It’s no secret that there has been a resurgence of film photography. Photographers are setting down their DSLRs and dusting off their analog cameras. We’re seeing more and more film photographs in the mainstream and on social media. If you’ve just acquired your first film camera and don’t know where to begin, these five helpful tips will get you started on your way to getting comfortable with film.
Get To Know Your Camera
Before shooting your analog camera for the first time, try to find a user manual online, or watch some videos outlining the basic functions of the camera. If you’ve purchased your camera second-hand, chances are it’s been used before and will most likely come with its own quirks. It’s common for analog cameras to have light leaks, sticky buttons, corrosion, or a lens that just seems too stiff, so it’s important to run through it and make sure everything is working.
Start With Black And White
If you’re hesitant about shooting film for the first time, shooting black and white is a great way to start. Not only is it easier on your wallet, but it will help you understand how your camera renders light and shadows with your shooting settings. This will also be a great opportunity to see how your own shooting style changes when confined to black and white, it might just surprise you!
Have a Photography Log Book
For every image you take, it is good practice to write down what ISO, aperture, and shutter speed it was shot at. Many seasoned photographers still do this today, as it’s a great way to learn from your shooting settings after receiving your scans back from the lab. Keep a notebook and pen in your back pocket every time you carry your camera with you, and your results will improve significantly.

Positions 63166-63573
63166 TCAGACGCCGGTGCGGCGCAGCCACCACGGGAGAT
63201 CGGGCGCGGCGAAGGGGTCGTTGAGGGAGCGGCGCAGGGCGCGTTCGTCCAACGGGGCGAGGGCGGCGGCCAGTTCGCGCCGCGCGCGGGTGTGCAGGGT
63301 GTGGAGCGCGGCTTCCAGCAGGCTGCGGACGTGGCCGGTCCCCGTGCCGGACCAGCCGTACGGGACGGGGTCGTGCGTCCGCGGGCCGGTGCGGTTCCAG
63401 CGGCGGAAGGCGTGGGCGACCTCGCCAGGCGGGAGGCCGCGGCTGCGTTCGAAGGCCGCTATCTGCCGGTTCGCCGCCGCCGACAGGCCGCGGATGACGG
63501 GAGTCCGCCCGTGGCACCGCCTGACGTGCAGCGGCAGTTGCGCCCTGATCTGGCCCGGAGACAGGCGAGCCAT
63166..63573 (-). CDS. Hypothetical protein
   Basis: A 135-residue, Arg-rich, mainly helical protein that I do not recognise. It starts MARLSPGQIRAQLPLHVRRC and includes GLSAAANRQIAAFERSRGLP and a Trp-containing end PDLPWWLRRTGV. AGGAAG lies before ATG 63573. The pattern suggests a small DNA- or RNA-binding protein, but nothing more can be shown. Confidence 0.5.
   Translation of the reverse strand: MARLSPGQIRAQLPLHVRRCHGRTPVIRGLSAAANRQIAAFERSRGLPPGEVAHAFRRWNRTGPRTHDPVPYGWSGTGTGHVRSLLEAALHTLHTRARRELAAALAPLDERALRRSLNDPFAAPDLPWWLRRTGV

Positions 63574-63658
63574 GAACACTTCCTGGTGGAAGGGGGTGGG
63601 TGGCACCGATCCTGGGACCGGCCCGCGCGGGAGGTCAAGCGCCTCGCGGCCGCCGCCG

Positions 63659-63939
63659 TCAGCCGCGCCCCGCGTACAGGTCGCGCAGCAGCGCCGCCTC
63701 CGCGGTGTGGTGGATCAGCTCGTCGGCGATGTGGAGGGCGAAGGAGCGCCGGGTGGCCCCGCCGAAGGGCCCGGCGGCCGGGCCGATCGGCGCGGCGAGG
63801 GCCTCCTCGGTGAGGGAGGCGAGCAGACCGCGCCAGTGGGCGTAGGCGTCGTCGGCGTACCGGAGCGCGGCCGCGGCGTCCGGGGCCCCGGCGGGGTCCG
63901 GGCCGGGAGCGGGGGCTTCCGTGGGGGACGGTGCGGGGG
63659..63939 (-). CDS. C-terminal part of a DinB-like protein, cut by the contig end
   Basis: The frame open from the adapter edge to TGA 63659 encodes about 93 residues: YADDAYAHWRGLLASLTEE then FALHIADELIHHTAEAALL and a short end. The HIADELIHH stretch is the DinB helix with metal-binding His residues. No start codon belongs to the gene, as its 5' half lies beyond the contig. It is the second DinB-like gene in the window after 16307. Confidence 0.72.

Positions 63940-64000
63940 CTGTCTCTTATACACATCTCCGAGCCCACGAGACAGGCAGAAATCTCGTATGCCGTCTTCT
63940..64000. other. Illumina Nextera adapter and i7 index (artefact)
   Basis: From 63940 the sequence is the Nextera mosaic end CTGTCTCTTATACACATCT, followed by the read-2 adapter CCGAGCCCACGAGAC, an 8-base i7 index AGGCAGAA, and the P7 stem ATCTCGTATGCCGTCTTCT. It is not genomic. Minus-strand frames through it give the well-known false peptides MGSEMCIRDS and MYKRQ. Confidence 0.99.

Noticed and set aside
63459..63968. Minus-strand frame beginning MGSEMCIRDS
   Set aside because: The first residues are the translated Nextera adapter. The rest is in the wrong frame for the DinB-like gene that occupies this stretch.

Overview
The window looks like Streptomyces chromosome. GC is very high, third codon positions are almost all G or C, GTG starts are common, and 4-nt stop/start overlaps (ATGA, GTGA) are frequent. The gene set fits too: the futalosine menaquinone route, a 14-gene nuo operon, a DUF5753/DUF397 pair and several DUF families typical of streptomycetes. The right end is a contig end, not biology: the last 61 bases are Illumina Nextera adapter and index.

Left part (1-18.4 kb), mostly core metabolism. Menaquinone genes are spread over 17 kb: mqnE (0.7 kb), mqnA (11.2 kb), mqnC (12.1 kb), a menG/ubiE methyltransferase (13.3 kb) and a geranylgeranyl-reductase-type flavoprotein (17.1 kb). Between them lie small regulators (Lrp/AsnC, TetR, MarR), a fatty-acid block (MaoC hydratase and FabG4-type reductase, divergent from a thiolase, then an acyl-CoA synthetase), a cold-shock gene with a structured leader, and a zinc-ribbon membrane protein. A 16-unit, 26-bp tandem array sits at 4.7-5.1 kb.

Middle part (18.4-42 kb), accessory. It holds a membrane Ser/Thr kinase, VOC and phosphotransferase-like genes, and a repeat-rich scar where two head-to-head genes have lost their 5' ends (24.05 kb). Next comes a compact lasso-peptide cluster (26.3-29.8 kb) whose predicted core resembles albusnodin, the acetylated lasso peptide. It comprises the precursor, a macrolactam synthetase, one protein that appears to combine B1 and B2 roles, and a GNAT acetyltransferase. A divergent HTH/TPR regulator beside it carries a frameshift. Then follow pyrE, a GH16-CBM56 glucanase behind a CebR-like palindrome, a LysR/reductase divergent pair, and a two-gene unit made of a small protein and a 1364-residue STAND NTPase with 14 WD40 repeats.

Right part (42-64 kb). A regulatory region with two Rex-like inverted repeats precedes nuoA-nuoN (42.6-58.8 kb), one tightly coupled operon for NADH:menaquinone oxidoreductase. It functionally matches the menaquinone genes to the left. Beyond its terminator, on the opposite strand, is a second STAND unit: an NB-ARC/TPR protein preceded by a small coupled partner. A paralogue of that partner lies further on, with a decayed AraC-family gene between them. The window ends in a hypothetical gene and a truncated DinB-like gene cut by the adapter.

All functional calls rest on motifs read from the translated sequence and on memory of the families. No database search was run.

Carry a Light Meter
Having a light meter is essential when shooting film. Although many analog cameras have a light meter built-in, you will definitely come across some that don’t. Having a light meter allows you to read your light conditions, instructing you what to shoot at. This is especially helpful for spot metering, which is reading the light at a focused point, and is amazing to use if you’re metering for one stream of light on your subject. If you don’t want to purchase a light meter quite yet, there are some really great light meter smartphone apps that will do a decent job.
The beauty of analog photography is that it’s instinctual. Unlike digital photography, where everything is controlled, analog photography allows for mystery and surprise. Don’t think too hard about shooting the perfect image and just have fun. Embrace the mistakes and imperfections, and you’ll learn to love the process very quickly.